Friday, May 11, 2012

Green is for NO! Snickers' nutrition labels

Nutrition information on packaged foods indicating, for instance, caloric content is legally enforced in the United States and also in Europe there are only a few exceptions (I don't know about regulations in other parts of the world, so please leave a comment if you do so). What has been an issue, however, and one that has been debated for a long time, is the exact form these labels should have. What information should be present? In which format should it be presented? Where should the information be? There are still a number of degrees of freedom pertaining to these choices. In the USA, food manufacturers decided themselves to put the labels on the front of the packages. Being in the States at the moment, one of these front-of-pack labels caught my attention. It is the attention-grabbing green label on the Snickers bars. And I have ambivalent thoughts about it...

Example of a US Snickers calories label (originally featured on John B. Mahaffie's Blog)
On the one hand, green is for "go!"
Color marketing is a big business and it is based on the idea that people have all kinds of associations linked with colors. Some of these associations are even institutionalized as a symbol. For instance, green is a worldwide signal in traffic for "GO", whereas red signifies "NO" or "Stop". In food associations, green has also been linked in more recent years to "bio", or "organic" or even "healthy". Interestingly, researchers have shown (see e.g., a review by Chernev) that more healthy foods are often seen as less tasty. This would imply that the bright green label on the Snickers bar would result in people expecting the product to be less tasty. At the same time, seeing the bright label while not actually reading it (something most consumers are inclined to do) would also imply that one expects a lower caloric density in the product. This reasoning suggests that the logo used on the Snickers is actually misleading potential consumers.

On the other hand, green is for "no!"
One cannot deny that the bright green label clearly stands out relative to the rest of the Snickers wrapper. As a matter of fact, in color theory it is almost the complement of the other dominant colors in the wrapper. This could invoke a different cognitive process, attracting people's attention to the label and thus triggering health goals. This argument has been articulated previously by others (e.g. http://foresightculture.com/2009/07/11/a-trend-toward-corporate-honesty) and suggests that the Mars company and the Snickers brand are actually helping consumers make the healthy decisions.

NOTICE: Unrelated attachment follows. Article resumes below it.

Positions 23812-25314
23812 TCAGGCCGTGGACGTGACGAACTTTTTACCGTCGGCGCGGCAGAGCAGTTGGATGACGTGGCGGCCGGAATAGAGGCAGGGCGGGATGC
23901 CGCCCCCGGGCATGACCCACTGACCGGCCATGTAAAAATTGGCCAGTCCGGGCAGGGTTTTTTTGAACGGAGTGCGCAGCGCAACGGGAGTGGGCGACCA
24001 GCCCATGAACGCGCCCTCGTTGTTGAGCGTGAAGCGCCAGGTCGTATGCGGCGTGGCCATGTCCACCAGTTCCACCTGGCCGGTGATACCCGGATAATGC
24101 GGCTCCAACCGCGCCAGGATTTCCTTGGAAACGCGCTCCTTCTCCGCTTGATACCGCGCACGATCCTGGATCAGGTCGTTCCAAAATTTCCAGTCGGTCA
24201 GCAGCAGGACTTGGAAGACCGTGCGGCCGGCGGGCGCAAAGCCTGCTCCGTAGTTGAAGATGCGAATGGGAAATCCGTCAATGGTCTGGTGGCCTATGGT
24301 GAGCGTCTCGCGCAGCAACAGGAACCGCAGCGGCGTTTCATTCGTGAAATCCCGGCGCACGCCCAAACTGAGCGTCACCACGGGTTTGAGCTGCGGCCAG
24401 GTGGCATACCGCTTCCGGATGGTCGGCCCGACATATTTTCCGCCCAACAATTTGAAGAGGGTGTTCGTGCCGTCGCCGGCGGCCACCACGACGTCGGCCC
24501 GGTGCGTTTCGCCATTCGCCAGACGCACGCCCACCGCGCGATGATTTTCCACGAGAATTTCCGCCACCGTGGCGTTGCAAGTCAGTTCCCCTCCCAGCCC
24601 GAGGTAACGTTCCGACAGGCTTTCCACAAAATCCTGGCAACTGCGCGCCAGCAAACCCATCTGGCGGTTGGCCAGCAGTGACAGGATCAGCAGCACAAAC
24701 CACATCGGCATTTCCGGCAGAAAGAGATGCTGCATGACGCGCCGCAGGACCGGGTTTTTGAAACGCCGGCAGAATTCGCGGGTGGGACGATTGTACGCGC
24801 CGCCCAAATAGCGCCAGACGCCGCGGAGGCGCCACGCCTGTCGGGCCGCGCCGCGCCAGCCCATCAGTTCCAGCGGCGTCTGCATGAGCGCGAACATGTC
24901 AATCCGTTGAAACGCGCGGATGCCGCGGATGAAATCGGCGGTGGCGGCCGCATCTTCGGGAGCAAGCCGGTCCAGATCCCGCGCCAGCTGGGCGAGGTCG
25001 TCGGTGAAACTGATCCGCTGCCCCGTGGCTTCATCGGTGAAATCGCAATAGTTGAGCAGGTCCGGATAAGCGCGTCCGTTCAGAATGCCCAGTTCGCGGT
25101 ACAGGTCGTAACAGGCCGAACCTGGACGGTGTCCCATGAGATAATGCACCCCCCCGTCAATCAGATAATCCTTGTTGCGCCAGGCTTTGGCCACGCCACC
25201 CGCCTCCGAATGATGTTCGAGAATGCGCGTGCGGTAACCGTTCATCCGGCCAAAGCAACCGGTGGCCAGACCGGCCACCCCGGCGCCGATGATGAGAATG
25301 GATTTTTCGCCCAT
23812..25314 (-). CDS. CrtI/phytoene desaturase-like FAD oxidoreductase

Only one way to find out: an experiment
So, I did a small study aiming to test which of the above is correct. Does the green make us think the Snickers is more tasteful? And how much does one think that Snickers would satisfy the appetite (i.e. anticipated fullness after eating the candy bar)?
Some participants saw an original US Snickers bar (in other parts of the world the design is different; e.g. in Europe the label is at the back and does not have the bright green). Others saw a modified wrapper with the label in a shade of red that matches the logo's shade of red.
Snickers with GREEN label
Snickers with RED label
Results: I will discuss the results in full in an academic paper, but to summarize: "green is for no!"

Apparently, Snickers did a good job in designing the visually highly contrastive warning label because people anticipate the candy bar to be much more "filling" (also compared to their current hunger level). There is one drawback, however. For those participants that did respond in that way, the bar also seemed more tasty.

2 comments:

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